Nothing is more encouraging than seeing one’s story published—maybe as a magazine piece, a newspaper column, or better yet, as a book. Yet the struggle to see print is as daunting as it has ever been. Book publishers receive unsolicited manuscripts by the dozens daily, and most end up in the return pile—with a rejection note. Most published authors say the only way to get through the rejection is to keep submitting, and that may be true.
The real challenge, however, is getting the writing done, and the sooner the students or young writers get it going, the better the chances they have to get published. This can be done using an innovative tool, such as an online storybook creator.
This activity-based program allows students to write down their stories, and once complete gives them a platform to ‘publish’ it as a professionally bound book. It’s a simple idea, but it works.
The challenge is how to get your students to write down their stories. Here are some useful tips:
Turn inspiration into a story
Sometimes, students, especially the younger ones, believe that the stories in their hearts and minds are not worth telling, but all they really need is someone to nudge them a little. The best way to get them to write is to ask them about their ideas because once they open up, all they need is a pen and some paper for the story to pour out from them. Inspire them to use their daily lives as inspiration.
Get them journaling
A journal need not necessarily contain the ‘great novel idea’—that is too much pressure for the student. What it should be is a daily companion for depositing story ideas, observations, character drawings, witty one-liners—all of which could be incorporated into a short story or even a novel. However, ensure that this journal remains private, so your students will not feel violated by having adults looking into it.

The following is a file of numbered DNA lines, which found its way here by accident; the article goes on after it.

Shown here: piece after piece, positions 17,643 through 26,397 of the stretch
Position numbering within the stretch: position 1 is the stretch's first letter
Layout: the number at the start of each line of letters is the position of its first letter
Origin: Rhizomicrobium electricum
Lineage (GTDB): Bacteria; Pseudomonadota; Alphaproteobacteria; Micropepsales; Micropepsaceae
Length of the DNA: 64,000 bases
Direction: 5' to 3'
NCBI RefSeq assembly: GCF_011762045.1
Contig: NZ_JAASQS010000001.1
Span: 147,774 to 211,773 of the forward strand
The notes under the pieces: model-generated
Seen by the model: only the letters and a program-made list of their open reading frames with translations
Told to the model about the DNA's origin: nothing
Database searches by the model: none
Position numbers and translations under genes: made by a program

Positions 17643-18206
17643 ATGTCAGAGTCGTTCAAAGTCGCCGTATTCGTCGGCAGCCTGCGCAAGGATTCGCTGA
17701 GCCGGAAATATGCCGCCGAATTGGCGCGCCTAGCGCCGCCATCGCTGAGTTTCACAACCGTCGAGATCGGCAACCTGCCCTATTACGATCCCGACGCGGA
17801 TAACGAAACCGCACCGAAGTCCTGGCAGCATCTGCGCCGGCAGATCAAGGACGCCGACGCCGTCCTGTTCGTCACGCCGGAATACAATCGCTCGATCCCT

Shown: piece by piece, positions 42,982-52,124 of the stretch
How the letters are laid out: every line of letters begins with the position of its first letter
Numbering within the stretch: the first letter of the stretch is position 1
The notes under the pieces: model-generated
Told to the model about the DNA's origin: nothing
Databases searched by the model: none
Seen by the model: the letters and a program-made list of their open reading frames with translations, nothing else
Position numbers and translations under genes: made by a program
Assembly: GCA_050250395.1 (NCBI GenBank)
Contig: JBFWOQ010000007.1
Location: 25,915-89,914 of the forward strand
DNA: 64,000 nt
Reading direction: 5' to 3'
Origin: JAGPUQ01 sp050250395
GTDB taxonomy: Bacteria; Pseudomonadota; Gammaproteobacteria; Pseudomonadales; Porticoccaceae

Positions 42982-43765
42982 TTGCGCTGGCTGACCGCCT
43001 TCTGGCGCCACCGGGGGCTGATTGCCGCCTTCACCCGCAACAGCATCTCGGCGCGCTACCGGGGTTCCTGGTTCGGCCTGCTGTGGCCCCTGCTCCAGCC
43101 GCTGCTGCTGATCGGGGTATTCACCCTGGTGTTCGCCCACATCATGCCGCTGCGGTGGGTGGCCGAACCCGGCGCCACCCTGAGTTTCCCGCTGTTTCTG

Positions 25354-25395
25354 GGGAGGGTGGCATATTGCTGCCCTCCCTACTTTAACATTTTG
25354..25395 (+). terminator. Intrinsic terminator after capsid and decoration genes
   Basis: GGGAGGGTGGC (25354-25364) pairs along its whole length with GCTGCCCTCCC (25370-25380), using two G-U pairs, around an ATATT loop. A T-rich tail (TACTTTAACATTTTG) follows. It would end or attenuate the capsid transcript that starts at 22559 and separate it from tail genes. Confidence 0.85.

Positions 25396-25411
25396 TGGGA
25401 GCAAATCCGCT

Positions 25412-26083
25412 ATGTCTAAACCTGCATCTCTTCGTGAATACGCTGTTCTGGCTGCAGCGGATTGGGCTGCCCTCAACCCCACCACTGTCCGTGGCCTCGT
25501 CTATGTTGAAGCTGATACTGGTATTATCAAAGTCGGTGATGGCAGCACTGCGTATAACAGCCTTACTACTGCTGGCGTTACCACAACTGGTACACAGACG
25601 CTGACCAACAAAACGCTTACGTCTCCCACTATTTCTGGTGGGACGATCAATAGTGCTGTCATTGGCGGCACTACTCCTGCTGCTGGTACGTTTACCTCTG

Reading and Writing
Every writer is a reader, but not every reader is a writer. But they have the potential to become one. In order to write well, one must read a lot. Encourage your students to pick a book and ask them questions about it. What scenes move them? Who are their favorite characters and why? Engage them in the book that they are reading.
The first page
Nothing is as daunting as that blank space staring back at you. Many writers have confirmed this and it could instill fear in your students as well. The best way to overcome this is to have them choose a book and use the opening line there as their own. The writing will flow from there. Once they have it going, they can go back and change the opening line into one of their own.
Magical creations. Students respond well to magical creatures—fairies, dragons, wizards, and monsters. Encourage them to create their own magical world—complete with their own made-up languages. This boosts their imagination and lets them wander into their own fantasy land. Encourage them to create stories about these places afterward.
Sharing their stories. As they are going through all the processes outlined above, you should also be getting them ready with the idea of sharing these stories in the future. Do not let them criticize themselves—rather, encourage them that at one point in their lives, not all writers wanted to show their writing to anybody. Not all readers are critics. Once they’ve done all of the above and you’ve earned their trust, you can compile their works, edit it and get it ready for ‘publication’ with an online story book creator.
To see one’s name in print is indeed a proud moment, especially for young students and their parents and teachers. In the world of writing, a little encouragement goes a long way toward building self-confidence. If your students have shown interest in writing, give them every tool possible to see their dream—and their stories—become a reality.
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